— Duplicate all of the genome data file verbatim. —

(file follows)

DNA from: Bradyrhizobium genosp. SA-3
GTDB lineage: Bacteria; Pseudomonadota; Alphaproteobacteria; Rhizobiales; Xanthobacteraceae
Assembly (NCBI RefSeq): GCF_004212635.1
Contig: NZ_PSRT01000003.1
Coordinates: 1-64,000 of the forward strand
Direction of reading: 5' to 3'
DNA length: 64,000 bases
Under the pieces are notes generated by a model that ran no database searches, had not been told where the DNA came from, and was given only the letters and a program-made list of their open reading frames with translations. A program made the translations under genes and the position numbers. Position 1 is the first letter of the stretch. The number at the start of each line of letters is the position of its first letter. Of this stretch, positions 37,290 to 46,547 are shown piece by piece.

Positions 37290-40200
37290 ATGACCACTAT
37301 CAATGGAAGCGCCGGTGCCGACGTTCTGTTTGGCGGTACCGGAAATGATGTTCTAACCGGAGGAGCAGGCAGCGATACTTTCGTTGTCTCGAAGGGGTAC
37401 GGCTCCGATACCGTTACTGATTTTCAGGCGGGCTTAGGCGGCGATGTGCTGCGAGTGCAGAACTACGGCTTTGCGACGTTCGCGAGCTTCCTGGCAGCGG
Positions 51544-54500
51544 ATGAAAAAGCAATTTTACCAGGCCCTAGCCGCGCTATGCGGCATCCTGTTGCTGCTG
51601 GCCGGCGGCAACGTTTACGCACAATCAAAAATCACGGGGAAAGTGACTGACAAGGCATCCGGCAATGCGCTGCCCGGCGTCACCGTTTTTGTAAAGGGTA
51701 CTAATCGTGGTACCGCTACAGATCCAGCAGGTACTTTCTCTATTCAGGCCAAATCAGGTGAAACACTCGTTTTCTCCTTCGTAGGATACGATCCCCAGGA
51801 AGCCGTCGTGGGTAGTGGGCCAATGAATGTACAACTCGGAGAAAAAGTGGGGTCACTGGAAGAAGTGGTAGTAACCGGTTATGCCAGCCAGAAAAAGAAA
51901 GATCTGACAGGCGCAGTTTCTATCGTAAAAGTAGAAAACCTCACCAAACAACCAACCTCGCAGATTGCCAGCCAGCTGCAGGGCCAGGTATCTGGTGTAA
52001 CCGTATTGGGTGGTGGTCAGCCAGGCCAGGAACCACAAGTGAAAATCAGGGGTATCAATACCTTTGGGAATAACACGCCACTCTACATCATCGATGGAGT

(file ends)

DNA from: Bradyrhizobium genosp. SA-3
GTDB lineage: Bacteria; Pseudomonadota; Alphaproteobacteria; Rhizobiales; Xanthobacteraceae
Assembly (NCBI RefSeq): GCF_004212635.1
Contig: NZ_PSRT01000003.1
Coordinates: 1-64,000 of the forward strand
Direction of reading: 5' to 3'
DNA length: 64,000 bases
Under the pieces are notes generated by a model that ran no database searches, had not been told where the DNA came from, and was given only the letters and a program-made list of their open reading frames with translations. A program made the translations under genes and the position numbers. Position 1 is the first letter of the stretch. The number at the start of each line of letters is the position of its first letter. Of this stretch, positions 37,290 to 46,547 are shown piece by piece.

Positions 37290-40200
37290 ATGACCACTAT
37301 CAATGGAAGCGCCGGTGCCGACGTTCTGTTTGGCGGTACCGGAAATGATGTTCTAACCGGAGGAGCAGGCAGCGATACTTTCGTTGTCTCGAAGGGGTAC
37401 GGCTCCGATACCGTTACTGATTTTCAGGCGGGCTTAGGCGGCGATGTGCTGCGAGTGCAGAACTACGGCTTTGCGACGTTCGCGAGCTTCCTGGCAGCGG
Positions 51544-54500
51544 ATGAAAAAGCAATTTTACCAGGCCCTAGCCGCGCTATGCGGCATCCTGTTGCTGCTG
51601 GCCGGCGGCAACGTTTACGCACAATCAAAAATCACGGGGAAAGTGACTGACAAGGCATCCGGCAATGCGCTGCCCGGCGTCACCGTTTTTGTAAAGGGTA
51701 CTAATCGTGGTACCGCTACAGATCCAGCAGGTACTTTCTCTATTCAGGCCAAATCAGGTGAAACACTCGTTTTCTCCTTCGTAGGATACGATCCCCAGGA
51801 AGCCGTCGTGGGTAGTGGGCCAATGAATGTACAACTCGGAGAAAAAGTGGGGTCACTGGAAGAAGTGGTAGTAACCGGTTATGCCAGCCAGAAAAAGAAA
51901 GATCTGACAGGCGCAGTTTCTATCGTAAAAGTAGAAAACCTCACCAAACAACCAACCTCGCAGATTGCCAGCCAGCTGCAGGGCCAGGTATCTGGTGTAA
52001 CCGTATTGGGTGGTGGTCAGCCAGGCCAGGAACCACAAGTGAAAATCAGGGGTATCAATACCTTTGGGAATAACACGCCACTCTACATCATCGATGGAGT